I believe we can safely say that a conspiracy that stays secret for 4-27 years based on a small sample size study that obviously couldn't factor in uncovered conspiracies, it's not only believers of conspiracy theories who conclude that 'yeah, numbers support the sentiment that there can be vast conspiracies that go undetected during my lifetime, but for sure there's a large likelihood that a good number of conspiracies on crucial matters must be going on all time'.

Comment Underwater? (Score 1) 29

I haven't RTFA but what's underwater specific about it? The haptic gloves stop working above sea level? If you have haptic gloves - basically a rendering device like a computer screen - you can show anything on it, like virtual objects in a 3D scene, or ... surface scenery, or cloud distributions (I mean old fashioned, floating clouds in the air) or even remote galaxies.The very definition of a rendering device is that you can render whatever you want, up to the constraints of the device (resolution etc.) which all have nothing to do with what is rendered.

Submission + - Y Combinator, the X Factor of tech (economist.com)

universe520 writes: Since 2005 YC has taken on batches of promising founders, and this month will celebrate the funding of its 1,000th startup. Though about half of its startups have failed, which is typical of early-stage investing, it has had a head-turning record of success. In addition to Airbnb, YC has had a hand in Dropbox, a cloud-storage firm, and Stripe, a payments company (see table). Eight of its firms have become what Valley folk call “unicorns”, valued at $1 billion or more. Combined, the companies it has invested in are worth around $65 billion (based on their most recent funding round), although YC’s share is only a small fraction of that total—perhaps $1 billion-$2 billion. It is because of this record that YC has become a juggernaut in Silicon Valley.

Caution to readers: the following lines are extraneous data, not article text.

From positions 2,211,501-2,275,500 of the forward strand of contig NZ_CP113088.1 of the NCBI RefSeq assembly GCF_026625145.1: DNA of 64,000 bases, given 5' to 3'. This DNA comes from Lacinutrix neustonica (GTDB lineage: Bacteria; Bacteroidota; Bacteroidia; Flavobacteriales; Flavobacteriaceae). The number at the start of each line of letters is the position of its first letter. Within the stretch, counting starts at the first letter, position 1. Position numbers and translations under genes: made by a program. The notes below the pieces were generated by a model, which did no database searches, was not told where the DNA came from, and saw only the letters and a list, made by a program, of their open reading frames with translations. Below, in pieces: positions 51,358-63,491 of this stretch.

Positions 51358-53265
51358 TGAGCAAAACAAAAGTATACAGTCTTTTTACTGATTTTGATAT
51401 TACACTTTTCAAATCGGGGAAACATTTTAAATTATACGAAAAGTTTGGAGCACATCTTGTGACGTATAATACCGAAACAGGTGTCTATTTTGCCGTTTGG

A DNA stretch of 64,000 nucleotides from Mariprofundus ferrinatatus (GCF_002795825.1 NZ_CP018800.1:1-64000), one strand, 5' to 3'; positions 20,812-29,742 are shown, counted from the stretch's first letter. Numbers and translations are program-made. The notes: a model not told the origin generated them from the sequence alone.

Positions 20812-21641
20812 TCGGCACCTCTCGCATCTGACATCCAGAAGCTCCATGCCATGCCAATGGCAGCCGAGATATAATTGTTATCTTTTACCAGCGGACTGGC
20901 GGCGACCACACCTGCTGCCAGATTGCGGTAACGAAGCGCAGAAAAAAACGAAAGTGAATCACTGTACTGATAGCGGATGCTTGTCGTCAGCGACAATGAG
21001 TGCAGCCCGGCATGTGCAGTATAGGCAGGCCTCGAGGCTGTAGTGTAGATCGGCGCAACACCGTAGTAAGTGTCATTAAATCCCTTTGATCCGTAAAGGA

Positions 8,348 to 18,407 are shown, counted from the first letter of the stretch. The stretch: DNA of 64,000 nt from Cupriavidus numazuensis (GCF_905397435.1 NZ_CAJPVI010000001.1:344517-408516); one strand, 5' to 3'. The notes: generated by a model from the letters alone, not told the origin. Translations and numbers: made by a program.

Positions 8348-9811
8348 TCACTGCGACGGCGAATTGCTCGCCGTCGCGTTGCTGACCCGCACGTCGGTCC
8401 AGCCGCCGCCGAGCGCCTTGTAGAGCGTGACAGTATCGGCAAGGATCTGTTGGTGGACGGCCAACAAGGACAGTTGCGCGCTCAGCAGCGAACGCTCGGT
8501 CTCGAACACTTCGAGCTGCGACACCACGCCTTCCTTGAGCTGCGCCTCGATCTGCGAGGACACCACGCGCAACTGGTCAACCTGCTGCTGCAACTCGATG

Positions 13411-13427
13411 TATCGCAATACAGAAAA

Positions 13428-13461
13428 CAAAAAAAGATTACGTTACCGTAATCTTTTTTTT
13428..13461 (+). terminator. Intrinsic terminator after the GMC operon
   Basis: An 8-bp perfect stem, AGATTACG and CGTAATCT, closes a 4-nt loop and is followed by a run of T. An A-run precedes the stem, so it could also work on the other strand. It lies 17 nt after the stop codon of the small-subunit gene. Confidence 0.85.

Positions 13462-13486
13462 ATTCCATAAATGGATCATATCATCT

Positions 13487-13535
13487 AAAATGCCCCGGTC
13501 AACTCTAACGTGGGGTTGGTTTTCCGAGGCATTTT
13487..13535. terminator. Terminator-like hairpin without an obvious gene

Comment Re:/sigh (Score 2) 60

This. It's not even more sensational if it fails after 'seconds' rather than in a minute, so this is probably a routine journo hyperbole, the problem is, as you say, that they write without considering the target audience (i.e. they don't give a shit about them).

Comment Re: Pretty standard procedure on a large campus (Score 1) 284

This. While most replies assume it's okay for local responders to triage, it's just a waste of time. Even calling security adds a layer of indirection. In case of emergency, call 911 and then security - this way the ambulance will be on the road and security will still have ample time to give guidance to them.

Comment Re:Massive Scientific Visualization (Score 1) 111

The simulation part is very performance intensive, but the visualizations themselves look like something you could do with WebGL, or often, just some SVG and CSS. What are the thousands of cores used for? Not even a super-high resolution seems warranted, because of the continuity of material properties etc. Apparently the result is some 3D model which can be interactively rotated and zoomed, likely on a single local machine that takes direct input from the user, i.e. the thousands of cores don't even seem to do the real time part of the rendering.